Nuclear Medicine

What is nuclear medicine? 

Nuclear Medicine/PET uses special radioactive materials to obtain detailed images of your body. The radioactive "tracer" is given orally or through an IV and is absorbed into your body and accumulates in the tissues. Once the tracer is absorbed, a special nuclear medicine camera detects the radioactive material inside your body, and images of this activity enable the radiologist to study the function of your tissues and anatomy.

Some new advances and additional services in Nuclear Medicine Therapy include:

  • Men’s Health: Metastatic Prostate Cancer: Xiofigo injection treats prostate cancer that’s unresponsive to medical or surgical treatments that lower testosterone. This applies if the cancer has spread to your bones with symptoms, but not to other areas of the body.
  • Women’s/Men’s Health: PET/CT Bone Scans that are more sensitive to detecting bone metastasis in patients with prostate and breast cancer
  • Yttrium 90: Radioactive spheres that target liver tumors
  • Thyroid Therapy: Treatment options for thyroid cancer, grave’s disease, and hyperthyroidism
  • Cardiac Imaging: Thorough evaluation of the function and perfusion of blood flow through the heart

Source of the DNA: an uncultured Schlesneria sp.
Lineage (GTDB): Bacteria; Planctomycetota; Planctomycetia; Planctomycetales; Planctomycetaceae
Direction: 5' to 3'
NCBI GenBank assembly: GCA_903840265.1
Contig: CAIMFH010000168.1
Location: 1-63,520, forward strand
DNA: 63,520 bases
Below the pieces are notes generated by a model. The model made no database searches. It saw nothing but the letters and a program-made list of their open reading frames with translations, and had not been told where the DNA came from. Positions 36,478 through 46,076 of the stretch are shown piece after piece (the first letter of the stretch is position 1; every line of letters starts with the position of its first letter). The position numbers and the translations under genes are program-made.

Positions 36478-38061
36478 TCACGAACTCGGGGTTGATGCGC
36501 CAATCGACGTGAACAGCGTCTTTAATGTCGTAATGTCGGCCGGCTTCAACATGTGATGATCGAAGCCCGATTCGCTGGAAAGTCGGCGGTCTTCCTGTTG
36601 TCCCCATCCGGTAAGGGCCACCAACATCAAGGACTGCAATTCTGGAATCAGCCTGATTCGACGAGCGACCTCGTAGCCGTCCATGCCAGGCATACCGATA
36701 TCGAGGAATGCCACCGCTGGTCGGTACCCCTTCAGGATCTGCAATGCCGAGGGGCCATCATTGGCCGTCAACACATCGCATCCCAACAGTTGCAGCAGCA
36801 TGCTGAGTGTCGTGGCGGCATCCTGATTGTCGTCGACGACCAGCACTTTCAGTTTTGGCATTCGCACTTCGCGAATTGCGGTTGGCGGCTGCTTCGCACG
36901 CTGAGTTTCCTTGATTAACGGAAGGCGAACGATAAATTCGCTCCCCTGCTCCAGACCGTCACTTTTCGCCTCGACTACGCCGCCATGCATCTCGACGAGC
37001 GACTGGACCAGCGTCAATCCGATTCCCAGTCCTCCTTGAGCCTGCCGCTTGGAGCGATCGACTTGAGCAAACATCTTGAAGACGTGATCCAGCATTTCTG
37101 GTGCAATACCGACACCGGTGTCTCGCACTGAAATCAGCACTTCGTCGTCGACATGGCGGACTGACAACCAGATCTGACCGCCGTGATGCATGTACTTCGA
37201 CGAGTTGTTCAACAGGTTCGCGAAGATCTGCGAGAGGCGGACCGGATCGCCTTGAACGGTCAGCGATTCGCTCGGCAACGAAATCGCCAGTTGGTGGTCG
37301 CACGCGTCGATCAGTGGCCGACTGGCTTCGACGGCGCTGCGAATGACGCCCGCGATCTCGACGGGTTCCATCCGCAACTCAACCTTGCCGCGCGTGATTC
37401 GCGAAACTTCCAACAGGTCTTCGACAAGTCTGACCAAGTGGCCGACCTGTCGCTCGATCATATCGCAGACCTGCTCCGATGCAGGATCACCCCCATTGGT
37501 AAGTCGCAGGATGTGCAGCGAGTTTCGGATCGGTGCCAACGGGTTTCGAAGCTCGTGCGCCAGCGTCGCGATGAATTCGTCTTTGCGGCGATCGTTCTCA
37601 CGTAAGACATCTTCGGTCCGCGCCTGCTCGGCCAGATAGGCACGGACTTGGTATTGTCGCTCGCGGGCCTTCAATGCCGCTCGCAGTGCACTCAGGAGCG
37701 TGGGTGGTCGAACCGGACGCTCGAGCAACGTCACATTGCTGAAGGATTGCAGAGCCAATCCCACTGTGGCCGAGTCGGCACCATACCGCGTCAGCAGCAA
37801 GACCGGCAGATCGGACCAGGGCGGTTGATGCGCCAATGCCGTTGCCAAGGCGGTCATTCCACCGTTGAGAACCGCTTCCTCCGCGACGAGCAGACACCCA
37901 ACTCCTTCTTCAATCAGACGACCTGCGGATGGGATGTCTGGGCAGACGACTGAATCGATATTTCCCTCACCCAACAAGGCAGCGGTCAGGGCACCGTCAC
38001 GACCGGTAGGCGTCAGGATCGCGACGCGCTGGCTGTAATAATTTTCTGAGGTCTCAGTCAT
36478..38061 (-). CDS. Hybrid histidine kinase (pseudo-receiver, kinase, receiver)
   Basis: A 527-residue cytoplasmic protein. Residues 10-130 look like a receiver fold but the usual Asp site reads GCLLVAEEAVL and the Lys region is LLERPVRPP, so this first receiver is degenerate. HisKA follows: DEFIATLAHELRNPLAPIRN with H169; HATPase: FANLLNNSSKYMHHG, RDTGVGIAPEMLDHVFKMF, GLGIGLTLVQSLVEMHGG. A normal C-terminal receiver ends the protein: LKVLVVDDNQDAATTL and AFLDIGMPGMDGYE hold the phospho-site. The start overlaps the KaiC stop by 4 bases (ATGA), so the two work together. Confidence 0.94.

• 4-hour Gastric Emptying

Preparing for your nuclear medicine exam:

The exam will be performed at the Outpatient Care Center . It is very similar to the CT exam in that you will lie very still on a table while being moved in and out of a doughnut-shaped machine. The exam itself will take 45 minutes to an hour. Please arrive 15 minutes prior to your scheduled appointment time.

Please do not exercise, and be sure to eat a low-carb diet 24 hours before your exam. That means elimination of sugar, pasta, bread, potatoes, rice, corn, carrots, fruit, and fruit juice. Do not eat or drink anything 6 hours prior to your exam. You should not chew gum, eat mints, or cough drops prior to your exam. Please wear warm, comfortable clothing.

If you have any questions about your Nuclear exam, please do not hesitate to contact the Nuclear Medicine Department at 203.276.7064.